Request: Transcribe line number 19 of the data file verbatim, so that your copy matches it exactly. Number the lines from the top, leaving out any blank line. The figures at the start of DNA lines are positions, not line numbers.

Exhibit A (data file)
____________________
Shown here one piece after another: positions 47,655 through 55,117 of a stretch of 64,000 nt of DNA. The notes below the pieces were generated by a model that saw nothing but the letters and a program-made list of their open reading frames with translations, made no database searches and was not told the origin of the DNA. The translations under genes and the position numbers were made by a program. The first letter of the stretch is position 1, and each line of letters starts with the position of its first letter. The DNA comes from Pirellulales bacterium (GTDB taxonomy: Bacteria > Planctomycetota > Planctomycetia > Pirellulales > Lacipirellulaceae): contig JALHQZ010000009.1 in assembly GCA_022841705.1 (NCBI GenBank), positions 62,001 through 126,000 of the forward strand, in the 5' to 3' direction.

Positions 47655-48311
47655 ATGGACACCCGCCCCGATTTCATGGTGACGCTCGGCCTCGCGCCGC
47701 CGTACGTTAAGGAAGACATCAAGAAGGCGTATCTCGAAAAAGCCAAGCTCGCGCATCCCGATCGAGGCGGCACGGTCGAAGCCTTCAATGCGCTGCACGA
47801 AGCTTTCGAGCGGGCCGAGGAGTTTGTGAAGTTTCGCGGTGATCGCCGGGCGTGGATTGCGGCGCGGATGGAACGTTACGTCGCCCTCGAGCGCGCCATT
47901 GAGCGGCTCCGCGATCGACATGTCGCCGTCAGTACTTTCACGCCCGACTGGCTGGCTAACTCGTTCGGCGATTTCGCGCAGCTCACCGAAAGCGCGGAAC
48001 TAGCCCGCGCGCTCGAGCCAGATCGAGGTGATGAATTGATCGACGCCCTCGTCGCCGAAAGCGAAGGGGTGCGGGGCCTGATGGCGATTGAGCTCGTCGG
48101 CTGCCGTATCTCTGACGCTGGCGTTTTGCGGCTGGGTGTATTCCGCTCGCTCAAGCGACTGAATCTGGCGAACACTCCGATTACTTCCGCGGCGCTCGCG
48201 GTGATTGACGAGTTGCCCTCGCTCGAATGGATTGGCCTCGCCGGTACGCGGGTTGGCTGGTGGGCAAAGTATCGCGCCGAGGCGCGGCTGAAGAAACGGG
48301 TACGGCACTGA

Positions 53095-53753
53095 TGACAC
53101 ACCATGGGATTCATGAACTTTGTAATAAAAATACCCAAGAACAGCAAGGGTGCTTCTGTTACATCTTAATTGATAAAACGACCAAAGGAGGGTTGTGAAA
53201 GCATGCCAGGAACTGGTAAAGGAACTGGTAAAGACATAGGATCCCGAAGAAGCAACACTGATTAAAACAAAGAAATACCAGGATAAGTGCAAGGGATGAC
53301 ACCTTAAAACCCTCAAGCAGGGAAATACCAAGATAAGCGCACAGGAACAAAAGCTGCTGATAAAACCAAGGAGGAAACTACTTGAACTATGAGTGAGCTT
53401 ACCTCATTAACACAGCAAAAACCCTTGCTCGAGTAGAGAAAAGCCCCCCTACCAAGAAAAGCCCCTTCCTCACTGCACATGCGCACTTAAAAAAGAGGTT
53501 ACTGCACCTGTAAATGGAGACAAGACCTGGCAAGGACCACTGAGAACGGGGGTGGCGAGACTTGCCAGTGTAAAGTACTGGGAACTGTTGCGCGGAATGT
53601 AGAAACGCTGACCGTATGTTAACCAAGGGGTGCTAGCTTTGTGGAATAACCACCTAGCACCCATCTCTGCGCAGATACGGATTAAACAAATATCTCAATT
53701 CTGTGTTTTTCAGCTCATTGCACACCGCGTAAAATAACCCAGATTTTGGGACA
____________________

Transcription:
53701 CTGTGTTTTTCAGCTCATTGCACACCGCGTAAAATAACCCAGATTTTGGGACA